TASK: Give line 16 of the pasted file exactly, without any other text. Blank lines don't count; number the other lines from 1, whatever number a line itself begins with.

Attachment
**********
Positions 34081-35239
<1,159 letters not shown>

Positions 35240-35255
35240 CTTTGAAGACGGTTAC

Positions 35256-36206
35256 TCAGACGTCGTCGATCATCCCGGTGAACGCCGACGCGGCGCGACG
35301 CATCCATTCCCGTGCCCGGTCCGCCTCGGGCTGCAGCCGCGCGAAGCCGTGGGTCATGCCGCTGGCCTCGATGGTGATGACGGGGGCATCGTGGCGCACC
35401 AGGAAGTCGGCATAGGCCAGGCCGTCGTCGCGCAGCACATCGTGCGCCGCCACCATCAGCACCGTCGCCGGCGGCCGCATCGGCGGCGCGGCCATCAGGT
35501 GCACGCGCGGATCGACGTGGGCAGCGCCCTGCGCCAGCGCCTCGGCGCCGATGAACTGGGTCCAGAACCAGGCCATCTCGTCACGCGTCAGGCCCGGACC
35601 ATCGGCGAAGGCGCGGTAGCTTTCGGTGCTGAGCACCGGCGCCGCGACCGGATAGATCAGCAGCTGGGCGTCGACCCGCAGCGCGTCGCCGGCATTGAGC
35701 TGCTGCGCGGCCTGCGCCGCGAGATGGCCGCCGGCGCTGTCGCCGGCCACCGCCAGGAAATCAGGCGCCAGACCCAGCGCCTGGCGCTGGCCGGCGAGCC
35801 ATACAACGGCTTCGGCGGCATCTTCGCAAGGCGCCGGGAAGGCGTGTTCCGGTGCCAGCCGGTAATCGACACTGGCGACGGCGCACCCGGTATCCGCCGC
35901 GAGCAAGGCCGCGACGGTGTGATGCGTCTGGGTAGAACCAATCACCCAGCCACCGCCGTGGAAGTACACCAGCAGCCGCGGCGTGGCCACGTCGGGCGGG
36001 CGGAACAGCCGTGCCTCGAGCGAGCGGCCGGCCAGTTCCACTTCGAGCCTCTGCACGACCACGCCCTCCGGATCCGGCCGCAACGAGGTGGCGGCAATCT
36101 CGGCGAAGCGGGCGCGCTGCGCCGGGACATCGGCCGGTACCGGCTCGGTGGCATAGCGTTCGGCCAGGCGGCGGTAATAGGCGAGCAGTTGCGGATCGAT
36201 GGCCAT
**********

36201 GGCCAT